>>>>>>> hard) to bring native Look and Feel to various OS/platforms with
>>>>>>> JavaFX.  I cannot put in words how much I am in awe of the
>>>>>>> commitment, the attention to detail, the technical prowess, the
>>>>>>> artistry and the drive of these fantastic people.  Their work
>>>>>>> will undoubtedly be extremely useful to many developers worldwide.
>>>>>>> I want to make all that *perfectly clear* because now I am going
>>>>>>> to explain why I (probably) will not be one of those people and
>>>>>>> (hopefully) do it with the utmost respect for the aforementioned
>>>>>>> rock stars :-)
>>>>>>> Right, so back to the issue of whether to or not to implement or
>>>>>>> use a native Look and Feel.  Some of the following comments have
>>>>>>> already been made by me on other networks and in other forums so
>>>>>>> apologies if it seems a bit repetitive to some.
>>>>>>> At first glance, the idea of a native Look and Feel seems almost
>>>>>>> like the proverbial Holy Grail.  I mean, if such a thing were
>>>>>>> truly possible and viable, who wouldn't want one?  You still have
>>>>>>> your single codebase across all platforms and you just just
>>>>>>> plug-in the particular native Look and Feel for your target
>>>>>>> platform and voila!  World domination will surely soon follow!
>>>>>>> Well, not quite.  It's a great idea but I am going out on a limb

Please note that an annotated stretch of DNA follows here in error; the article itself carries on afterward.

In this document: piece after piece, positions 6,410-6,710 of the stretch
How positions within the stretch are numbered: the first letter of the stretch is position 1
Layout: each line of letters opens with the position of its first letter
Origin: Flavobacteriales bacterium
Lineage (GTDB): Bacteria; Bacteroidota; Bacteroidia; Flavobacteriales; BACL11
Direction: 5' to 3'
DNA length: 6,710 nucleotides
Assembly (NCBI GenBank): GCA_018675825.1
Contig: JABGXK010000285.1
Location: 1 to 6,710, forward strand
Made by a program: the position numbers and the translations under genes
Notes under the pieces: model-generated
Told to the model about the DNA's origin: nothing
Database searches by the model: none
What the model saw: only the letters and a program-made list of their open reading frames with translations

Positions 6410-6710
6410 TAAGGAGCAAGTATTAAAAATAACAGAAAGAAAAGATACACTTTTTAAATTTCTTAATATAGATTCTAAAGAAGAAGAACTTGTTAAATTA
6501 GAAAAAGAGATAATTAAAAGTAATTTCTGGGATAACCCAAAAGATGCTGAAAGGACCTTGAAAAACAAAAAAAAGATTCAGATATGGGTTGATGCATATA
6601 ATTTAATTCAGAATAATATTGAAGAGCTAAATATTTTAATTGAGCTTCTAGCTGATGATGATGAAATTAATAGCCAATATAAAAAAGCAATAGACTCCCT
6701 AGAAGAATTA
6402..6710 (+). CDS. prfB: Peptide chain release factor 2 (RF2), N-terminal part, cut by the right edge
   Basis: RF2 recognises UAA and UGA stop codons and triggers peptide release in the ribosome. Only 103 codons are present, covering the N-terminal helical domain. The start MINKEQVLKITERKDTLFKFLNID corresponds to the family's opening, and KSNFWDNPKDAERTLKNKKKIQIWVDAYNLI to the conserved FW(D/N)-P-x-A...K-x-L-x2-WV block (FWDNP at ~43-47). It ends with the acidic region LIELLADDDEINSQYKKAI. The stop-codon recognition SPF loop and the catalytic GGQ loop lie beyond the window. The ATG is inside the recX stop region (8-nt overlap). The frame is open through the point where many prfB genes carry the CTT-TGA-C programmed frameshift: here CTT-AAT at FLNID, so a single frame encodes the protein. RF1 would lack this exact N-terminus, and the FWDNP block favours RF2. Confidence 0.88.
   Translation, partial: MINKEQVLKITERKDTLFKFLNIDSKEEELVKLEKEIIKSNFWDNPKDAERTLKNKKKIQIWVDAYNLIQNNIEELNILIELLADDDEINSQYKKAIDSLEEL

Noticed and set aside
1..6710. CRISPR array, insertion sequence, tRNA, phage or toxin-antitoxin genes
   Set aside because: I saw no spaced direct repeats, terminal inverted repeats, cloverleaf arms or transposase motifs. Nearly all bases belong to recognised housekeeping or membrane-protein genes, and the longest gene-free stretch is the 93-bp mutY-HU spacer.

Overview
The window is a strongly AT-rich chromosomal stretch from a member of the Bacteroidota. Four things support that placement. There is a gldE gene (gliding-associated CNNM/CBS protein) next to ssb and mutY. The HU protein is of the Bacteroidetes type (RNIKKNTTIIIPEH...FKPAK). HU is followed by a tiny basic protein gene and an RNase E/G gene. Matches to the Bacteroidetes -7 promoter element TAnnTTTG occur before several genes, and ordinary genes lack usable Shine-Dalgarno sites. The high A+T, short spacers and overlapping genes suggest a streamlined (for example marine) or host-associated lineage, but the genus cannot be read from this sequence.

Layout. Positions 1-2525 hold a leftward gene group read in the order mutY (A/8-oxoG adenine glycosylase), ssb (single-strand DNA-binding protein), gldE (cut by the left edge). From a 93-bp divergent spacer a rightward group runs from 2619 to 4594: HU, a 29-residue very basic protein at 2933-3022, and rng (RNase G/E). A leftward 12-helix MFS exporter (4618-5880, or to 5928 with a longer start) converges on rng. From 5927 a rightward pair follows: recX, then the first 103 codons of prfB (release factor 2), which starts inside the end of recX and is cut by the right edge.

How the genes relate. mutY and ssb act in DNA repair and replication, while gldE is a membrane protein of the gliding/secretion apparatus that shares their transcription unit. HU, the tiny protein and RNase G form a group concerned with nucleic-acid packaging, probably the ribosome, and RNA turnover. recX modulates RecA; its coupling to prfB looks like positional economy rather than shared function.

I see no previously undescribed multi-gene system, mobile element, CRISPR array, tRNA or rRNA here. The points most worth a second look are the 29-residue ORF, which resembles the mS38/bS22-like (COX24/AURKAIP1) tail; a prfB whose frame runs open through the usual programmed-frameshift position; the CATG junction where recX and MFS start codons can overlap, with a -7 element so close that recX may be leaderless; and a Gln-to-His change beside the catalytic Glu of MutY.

>>>>>>> to claim that it has *never* worked.  Ever!  And by "work" I mean
>>>>>>> so that your "not-so-native" app looks and feels (which includes
>>>>>>> all aspects of behaviour, not just appearance) *exactly* like a
>>>>>>> true native app and *no one* could tell you that it *wasn't* a
>>>>>>> native app.
>>>>>>> Yes, I know there are masses now screaming at their monitors who
>>>>>>> will undoubtedly cite the numerous success stories of Swing apps
>>>>>>> or maybe even Qt or some other cross-platform UI toolkit and
>>>>>>> maybe my standards/criteria are harsher than others but I stand
>>>>>>> by my claim that this has *never ever* really, really, really
>>>>>>> worked.
>>>>>>> OK, so why not?
>>>>>>> Here's my first point: I postulate that such a noble goal is not
>>>>>>> actually achievable.  It is not actually achievable for a number
>>>>>>> of reasons.
>>>>>>> It is not actually achievable because, in most cases, we do not
>>>>>>> have access to the code that implements the native controls on
>>>>>>> each OS so, at best, we are "guessing" when we try to emulate all
>>>>>>> aspects of their appearance and behaviour.  Try as we may, we
>>>>>>> will never get *every* control exactly right and I firmly believe
>>>>>>> that anything that purports to be something else needs to be
>>>>>>> *identical*.
>>>>>>> It is not actually achievable because just as you feel you have
>>>>>>> reached an acceptable level of "compliance" (which I again wager
>>>>>>> is never 100%), the goal posts will move.  That is, the OS vendor
>>>>>>> will release an update and even the minor ones can change either